Young people experiencing homelessness often feel like they have nowhere to turn. Their need is great, and Omaha’s Youth Emergency Services (YES) knows that as well as anyone. The Omaha nonprofit is solely focused on helping homeless and near homeless youth in the community. It provides support and skills training to individuals who find themselves without a stable living situation.

YES recently received a grant of $2.175 million from the Nebraska Department of Economic Development (DED) to assist with a project to shelter homeless youth. The project is located near transit so that youth can readily access employment opportunities. YES also offers onsite case management services to set up residents for success.

“As a state, we’re connecting young Nebraskans to career opportunities through mentorships, internships, and scholarships,” said DED Director K.C. Belitz. “Yet for some young adults, we must first provide for the basic need of safe and secure housing. YES is helping to meet this critical need, while working alongside youth to empower them for life success. DED is grateful to support this worthy nonprofit as it serves young Nebraskans.” 

The award YES received was part of $40 million in grants DED awarded to agencies for affordable housing in Qualified Census Tracts (QCTs) in Lincoln and Omaha. A total of 1,255 housing units are expected to be created or preserved through the grants. All 25 of the awarded projects in Lincoln and Omaha will utilize local contractors and small businesses from within the QCTs, amplifying the grants’ economic impact.

Kalisha Reed, executive director of YES, said the DED grant “will definitely strengthen our process.” Specifically, it will allow YES to consolidate its nine housing locations into one, while enabling the nonprofit to serve more individuals.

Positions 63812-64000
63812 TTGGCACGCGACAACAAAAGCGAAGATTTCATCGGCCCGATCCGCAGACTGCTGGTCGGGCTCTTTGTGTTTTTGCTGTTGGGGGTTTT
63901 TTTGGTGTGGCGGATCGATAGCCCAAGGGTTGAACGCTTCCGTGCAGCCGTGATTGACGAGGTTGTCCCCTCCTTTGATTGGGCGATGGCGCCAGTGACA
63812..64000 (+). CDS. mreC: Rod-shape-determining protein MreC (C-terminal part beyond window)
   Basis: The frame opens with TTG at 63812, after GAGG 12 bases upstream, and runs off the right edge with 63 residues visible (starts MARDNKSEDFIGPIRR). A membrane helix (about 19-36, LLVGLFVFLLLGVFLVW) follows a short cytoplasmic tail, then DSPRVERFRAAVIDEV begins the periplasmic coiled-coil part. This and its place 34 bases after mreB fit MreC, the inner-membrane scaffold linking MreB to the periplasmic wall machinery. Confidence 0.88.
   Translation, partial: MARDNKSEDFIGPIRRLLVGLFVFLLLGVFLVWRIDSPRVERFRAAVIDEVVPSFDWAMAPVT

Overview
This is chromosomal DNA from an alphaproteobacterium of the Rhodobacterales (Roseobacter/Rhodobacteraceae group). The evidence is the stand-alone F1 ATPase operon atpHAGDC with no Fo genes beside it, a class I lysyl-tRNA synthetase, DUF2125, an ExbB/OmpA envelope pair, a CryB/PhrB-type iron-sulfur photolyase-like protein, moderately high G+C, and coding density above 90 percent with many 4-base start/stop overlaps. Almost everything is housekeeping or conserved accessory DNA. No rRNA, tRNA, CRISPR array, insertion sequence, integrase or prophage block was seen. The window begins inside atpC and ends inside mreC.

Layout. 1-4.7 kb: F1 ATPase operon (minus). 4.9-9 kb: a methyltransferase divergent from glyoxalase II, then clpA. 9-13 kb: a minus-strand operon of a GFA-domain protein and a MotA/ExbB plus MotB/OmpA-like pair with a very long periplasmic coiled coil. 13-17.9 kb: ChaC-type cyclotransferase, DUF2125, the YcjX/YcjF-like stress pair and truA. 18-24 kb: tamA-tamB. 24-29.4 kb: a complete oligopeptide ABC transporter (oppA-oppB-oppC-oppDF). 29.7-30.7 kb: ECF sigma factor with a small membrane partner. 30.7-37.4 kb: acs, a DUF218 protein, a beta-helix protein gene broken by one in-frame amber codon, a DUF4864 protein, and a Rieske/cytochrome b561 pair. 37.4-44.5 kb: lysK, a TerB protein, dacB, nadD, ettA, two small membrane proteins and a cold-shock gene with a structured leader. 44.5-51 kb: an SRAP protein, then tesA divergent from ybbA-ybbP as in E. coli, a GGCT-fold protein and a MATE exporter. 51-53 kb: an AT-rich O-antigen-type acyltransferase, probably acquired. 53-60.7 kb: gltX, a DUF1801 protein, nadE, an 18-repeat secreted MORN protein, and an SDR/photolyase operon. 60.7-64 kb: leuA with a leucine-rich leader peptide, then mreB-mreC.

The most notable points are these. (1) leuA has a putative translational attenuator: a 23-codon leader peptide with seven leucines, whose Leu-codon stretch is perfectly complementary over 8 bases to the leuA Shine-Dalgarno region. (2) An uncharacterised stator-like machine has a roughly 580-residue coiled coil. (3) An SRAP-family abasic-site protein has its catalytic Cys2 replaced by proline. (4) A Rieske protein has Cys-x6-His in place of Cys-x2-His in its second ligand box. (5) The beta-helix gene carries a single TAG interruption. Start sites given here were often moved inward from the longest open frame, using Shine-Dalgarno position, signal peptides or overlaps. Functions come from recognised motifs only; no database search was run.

During 2023, YES provided support to 354 children and young adults. With the DED award, YES anticipates exponential growth in that number. Currently, the organization has an emergency shelter service that can house five people for 45-60 days each. Its transitional living program can provide bedrooms and a common living space for 15 people for up to 18 months. A third arrangement provided by YES, maternity housing, can take care of ten individuals. The new facility will increase housing at YES to 56 total units, including an expansion from 5 to 16 units in the emergency shelter. 

Many of the young people YES serves are undergoing extremely challenging life circumstances. This includes youth who are fleeing violence, have escaped human trafficking, or have aged out of the foster care system. In addition to housing, YES offers case management and other essential services to support youth as they seek to better their lives.

Construction is underway at 27th and St. Mary’s in downtown Omaha, with YES’s new housing units set to open in September 2025. “The grant is a game changer,” Reed stated. “We’re really excited about it.”